Photo courtesy of Nina Totenberg


npr:

My father, world-renowned virtuoso violinist and teacher Roman Totenberg, whose professional career spanned nine decades and four continents, died early Tuesday morning at the age of 101.

His death was as remarkable as his life. He made his debut as a soloist with the Warsaw Philharmonic at age 11, performed his last concert when he was in his mid-90s, and was still teaching, literally, on his deathbed. This week, as word flew around the musical world that he was in renal failure, former students flocked to his home in Newton, Mass., to see the beloved “maestro.”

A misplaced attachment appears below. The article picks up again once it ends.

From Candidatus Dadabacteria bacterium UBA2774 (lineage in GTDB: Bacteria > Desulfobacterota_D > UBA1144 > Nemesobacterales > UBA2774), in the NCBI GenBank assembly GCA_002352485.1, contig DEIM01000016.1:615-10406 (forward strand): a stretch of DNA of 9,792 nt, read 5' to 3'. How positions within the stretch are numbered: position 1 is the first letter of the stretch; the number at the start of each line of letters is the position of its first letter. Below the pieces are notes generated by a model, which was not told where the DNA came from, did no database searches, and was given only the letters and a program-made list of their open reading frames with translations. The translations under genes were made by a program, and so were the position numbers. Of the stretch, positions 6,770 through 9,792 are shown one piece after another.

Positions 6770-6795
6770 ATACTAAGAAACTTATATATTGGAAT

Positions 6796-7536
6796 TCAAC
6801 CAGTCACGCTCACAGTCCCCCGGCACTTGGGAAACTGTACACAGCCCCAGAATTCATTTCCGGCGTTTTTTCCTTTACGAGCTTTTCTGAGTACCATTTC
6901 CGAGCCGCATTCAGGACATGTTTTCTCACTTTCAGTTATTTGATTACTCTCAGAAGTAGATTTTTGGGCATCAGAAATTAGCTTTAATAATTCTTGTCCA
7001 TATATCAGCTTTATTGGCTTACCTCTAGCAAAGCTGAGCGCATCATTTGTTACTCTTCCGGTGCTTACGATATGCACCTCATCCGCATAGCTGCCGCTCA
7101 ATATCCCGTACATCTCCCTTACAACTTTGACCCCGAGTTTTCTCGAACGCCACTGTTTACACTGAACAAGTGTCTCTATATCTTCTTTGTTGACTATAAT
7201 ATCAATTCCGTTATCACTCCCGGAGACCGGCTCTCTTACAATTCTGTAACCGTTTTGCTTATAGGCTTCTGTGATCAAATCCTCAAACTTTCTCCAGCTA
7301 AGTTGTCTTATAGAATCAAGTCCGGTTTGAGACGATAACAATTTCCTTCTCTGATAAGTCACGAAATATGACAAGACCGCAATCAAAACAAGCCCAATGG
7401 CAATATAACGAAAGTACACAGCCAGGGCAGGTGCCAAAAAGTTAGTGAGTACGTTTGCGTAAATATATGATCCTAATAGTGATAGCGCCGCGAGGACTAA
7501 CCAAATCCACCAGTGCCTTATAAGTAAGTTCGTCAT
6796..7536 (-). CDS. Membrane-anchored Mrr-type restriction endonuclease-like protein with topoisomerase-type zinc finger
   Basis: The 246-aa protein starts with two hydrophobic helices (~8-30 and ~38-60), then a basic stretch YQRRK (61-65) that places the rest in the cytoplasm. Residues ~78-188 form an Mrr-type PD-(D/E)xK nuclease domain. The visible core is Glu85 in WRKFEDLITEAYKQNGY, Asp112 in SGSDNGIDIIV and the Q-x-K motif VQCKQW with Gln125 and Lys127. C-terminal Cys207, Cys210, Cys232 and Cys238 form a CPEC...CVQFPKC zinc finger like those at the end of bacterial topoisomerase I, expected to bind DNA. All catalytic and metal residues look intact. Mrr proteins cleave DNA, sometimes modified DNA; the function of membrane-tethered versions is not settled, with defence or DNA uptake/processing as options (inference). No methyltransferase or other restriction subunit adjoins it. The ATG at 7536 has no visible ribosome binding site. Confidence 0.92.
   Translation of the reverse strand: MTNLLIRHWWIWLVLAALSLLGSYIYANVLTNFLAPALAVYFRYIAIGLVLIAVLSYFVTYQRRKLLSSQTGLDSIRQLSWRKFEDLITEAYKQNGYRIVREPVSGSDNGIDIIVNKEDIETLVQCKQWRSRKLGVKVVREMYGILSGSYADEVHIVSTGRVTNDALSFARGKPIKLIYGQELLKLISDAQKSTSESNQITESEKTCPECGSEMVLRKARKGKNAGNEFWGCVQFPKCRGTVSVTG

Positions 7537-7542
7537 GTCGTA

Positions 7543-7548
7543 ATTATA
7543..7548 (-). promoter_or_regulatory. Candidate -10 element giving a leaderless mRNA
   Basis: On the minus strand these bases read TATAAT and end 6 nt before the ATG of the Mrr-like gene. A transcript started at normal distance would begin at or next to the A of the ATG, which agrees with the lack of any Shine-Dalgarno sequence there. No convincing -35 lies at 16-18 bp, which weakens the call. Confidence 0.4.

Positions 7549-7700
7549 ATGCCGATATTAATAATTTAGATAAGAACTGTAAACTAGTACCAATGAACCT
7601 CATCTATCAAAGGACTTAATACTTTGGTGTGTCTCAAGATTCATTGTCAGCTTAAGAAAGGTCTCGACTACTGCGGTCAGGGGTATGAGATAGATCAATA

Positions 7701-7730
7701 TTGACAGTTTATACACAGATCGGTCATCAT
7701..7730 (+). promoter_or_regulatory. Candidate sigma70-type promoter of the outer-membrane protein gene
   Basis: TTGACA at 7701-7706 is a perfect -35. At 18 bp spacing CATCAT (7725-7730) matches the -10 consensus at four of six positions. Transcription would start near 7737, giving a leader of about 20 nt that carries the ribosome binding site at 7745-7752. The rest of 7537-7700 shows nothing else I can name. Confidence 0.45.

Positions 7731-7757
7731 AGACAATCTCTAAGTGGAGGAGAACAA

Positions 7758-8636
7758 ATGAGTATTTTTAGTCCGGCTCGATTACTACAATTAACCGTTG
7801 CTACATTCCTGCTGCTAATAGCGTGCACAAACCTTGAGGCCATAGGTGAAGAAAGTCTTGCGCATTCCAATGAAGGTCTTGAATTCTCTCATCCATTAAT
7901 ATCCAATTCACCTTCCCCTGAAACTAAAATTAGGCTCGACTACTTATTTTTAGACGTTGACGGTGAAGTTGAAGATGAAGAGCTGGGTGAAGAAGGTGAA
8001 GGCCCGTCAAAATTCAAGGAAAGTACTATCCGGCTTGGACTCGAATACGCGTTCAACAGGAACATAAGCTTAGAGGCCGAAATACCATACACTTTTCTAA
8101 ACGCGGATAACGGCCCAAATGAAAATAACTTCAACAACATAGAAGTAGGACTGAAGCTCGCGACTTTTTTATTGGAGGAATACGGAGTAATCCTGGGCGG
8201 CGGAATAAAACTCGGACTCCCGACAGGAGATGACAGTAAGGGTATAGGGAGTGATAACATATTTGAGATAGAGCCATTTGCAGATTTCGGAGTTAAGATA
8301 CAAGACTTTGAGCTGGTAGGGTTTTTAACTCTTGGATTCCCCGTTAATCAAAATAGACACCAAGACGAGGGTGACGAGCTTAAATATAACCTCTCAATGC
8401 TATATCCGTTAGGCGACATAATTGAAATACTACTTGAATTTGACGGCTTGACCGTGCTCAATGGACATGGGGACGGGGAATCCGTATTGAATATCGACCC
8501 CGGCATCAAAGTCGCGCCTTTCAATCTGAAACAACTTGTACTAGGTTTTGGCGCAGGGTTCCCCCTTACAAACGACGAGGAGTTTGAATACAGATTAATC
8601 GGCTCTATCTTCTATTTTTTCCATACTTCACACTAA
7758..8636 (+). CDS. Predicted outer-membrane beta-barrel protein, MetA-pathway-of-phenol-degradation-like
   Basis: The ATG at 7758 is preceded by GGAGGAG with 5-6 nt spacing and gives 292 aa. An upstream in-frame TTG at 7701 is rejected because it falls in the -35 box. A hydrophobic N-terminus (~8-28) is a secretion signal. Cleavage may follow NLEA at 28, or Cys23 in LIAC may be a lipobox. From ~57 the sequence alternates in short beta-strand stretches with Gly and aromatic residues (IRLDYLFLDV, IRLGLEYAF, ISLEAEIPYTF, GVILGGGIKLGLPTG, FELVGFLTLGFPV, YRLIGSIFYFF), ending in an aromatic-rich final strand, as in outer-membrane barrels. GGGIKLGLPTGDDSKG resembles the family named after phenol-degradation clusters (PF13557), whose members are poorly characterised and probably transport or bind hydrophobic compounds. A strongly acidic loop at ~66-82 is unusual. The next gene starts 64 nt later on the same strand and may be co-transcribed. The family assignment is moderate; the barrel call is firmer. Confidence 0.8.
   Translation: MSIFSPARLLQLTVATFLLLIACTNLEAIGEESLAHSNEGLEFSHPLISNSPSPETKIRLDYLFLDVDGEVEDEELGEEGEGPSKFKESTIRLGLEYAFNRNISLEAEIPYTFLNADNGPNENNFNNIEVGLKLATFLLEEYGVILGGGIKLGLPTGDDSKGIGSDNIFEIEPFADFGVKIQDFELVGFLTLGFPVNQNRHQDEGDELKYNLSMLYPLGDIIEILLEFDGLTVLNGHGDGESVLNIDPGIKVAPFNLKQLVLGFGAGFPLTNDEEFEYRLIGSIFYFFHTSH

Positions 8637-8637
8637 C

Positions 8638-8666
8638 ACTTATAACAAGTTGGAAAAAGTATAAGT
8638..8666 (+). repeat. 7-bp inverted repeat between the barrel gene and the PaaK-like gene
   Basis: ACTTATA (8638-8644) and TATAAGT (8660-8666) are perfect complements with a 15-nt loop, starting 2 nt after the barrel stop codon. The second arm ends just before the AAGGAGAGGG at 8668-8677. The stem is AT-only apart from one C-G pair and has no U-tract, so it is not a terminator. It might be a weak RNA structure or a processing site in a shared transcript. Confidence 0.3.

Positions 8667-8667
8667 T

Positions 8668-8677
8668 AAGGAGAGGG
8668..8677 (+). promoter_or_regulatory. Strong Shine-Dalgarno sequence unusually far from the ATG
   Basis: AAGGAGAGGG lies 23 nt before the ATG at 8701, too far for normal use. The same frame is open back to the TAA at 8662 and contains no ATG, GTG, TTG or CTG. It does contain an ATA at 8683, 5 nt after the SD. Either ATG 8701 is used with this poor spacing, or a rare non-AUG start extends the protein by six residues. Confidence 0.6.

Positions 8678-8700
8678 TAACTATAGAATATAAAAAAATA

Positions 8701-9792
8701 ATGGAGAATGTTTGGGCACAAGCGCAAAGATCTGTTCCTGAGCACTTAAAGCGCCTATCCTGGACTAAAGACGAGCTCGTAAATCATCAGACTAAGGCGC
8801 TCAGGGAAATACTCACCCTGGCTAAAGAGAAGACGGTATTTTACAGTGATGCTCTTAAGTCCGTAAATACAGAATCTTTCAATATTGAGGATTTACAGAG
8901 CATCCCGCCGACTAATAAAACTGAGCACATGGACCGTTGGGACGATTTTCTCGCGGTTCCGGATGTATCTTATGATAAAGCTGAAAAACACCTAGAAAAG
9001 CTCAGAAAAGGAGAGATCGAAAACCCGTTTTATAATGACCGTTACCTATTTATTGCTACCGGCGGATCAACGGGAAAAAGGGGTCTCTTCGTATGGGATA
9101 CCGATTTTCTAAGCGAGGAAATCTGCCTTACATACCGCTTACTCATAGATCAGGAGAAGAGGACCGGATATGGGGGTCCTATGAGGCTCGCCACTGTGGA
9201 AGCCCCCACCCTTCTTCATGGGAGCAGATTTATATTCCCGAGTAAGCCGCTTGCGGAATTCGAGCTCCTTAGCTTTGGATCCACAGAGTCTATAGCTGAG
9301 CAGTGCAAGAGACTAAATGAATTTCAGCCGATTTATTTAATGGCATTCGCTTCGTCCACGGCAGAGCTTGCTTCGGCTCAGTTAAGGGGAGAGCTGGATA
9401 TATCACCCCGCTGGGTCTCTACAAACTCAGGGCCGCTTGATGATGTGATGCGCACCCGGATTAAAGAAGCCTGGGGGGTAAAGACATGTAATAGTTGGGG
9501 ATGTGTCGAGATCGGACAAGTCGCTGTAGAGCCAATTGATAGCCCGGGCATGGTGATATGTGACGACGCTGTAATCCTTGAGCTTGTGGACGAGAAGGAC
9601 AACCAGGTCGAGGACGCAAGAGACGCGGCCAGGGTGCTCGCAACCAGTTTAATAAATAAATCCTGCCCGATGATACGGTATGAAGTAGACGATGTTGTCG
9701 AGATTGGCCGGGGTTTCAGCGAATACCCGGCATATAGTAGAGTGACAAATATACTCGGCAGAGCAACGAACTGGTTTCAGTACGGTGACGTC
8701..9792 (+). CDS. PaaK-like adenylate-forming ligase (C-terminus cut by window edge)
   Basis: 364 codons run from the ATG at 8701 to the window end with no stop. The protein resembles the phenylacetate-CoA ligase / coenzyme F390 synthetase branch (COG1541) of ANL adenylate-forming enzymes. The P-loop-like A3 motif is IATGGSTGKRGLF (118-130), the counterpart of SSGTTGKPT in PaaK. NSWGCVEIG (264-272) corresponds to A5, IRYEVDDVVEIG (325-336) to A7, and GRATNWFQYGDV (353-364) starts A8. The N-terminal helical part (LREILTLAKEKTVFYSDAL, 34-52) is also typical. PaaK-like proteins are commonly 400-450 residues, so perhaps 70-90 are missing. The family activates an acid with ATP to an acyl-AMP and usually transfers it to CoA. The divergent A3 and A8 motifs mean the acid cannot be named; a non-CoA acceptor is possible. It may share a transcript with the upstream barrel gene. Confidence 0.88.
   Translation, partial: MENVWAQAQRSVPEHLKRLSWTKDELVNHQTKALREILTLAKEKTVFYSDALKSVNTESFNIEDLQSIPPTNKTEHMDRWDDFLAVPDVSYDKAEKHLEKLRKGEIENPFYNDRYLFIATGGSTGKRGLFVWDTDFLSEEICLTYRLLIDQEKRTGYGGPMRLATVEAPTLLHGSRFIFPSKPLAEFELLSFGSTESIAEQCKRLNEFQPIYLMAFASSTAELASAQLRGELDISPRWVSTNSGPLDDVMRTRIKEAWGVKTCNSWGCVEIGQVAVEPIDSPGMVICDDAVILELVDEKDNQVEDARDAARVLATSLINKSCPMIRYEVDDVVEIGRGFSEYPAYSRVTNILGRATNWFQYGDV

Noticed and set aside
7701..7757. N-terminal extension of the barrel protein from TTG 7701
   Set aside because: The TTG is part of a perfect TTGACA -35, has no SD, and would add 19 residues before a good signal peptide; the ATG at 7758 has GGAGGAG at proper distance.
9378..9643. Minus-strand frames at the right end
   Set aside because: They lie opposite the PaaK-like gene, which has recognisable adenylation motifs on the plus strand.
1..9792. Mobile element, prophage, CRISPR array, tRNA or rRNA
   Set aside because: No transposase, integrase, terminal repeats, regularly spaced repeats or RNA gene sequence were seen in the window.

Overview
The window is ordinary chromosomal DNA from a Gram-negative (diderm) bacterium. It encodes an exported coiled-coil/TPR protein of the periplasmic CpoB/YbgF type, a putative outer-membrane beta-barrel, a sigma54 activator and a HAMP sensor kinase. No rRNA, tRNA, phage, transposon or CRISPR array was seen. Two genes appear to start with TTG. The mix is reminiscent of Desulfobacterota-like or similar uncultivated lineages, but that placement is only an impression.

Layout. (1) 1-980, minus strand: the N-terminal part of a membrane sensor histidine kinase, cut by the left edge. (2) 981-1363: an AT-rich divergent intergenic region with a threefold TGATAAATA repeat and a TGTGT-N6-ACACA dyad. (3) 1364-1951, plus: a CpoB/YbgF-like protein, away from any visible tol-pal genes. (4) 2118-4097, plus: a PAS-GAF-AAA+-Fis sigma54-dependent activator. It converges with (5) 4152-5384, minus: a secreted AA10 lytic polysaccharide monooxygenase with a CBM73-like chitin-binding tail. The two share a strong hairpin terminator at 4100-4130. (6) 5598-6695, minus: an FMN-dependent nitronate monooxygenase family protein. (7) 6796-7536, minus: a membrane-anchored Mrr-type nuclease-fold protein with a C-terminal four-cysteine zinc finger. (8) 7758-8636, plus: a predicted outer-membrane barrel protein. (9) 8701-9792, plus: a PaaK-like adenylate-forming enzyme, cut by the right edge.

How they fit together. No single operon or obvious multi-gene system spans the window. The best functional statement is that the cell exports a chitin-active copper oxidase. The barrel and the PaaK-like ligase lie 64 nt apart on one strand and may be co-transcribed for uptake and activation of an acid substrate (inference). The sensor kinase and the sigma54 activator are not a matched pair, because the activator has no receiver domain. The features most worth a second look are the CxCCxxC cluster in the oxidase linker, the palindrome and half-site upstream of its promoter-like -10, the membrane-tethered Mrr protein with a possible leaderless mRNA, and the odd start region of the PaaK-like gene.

Mainly, he wanted to hear them play, and several of the sessions turned into long lessons, with my father, eyes closed, conducting with one hand to keep the tempo, slowing the phrasing here and there, and at one point, asking Daniel Han, now a member of the Philadelphia Orchestra, to hand over his violin so my dad could show him some fingering.

Letitia Hom, who has a class of students of her own now, wanted a lesson on the Brahms violin concerto, so on Saturday, she stood at his bedside playing beautifully for him. At one stopping point, though, he spoke so softly, she had to bend her ear to his lips. His words: “The D was flat.”

Solo violinist Mira Wang, who came from China decades ago to study with him, played for hours on Sunday. Every time she would stop, he had just one word: “More.” And still they came, one after another, describing how he had changed their lives. So widespread was the outpouring, that one former student in Poland had to be dissuaded from jumping on a plane to the United States.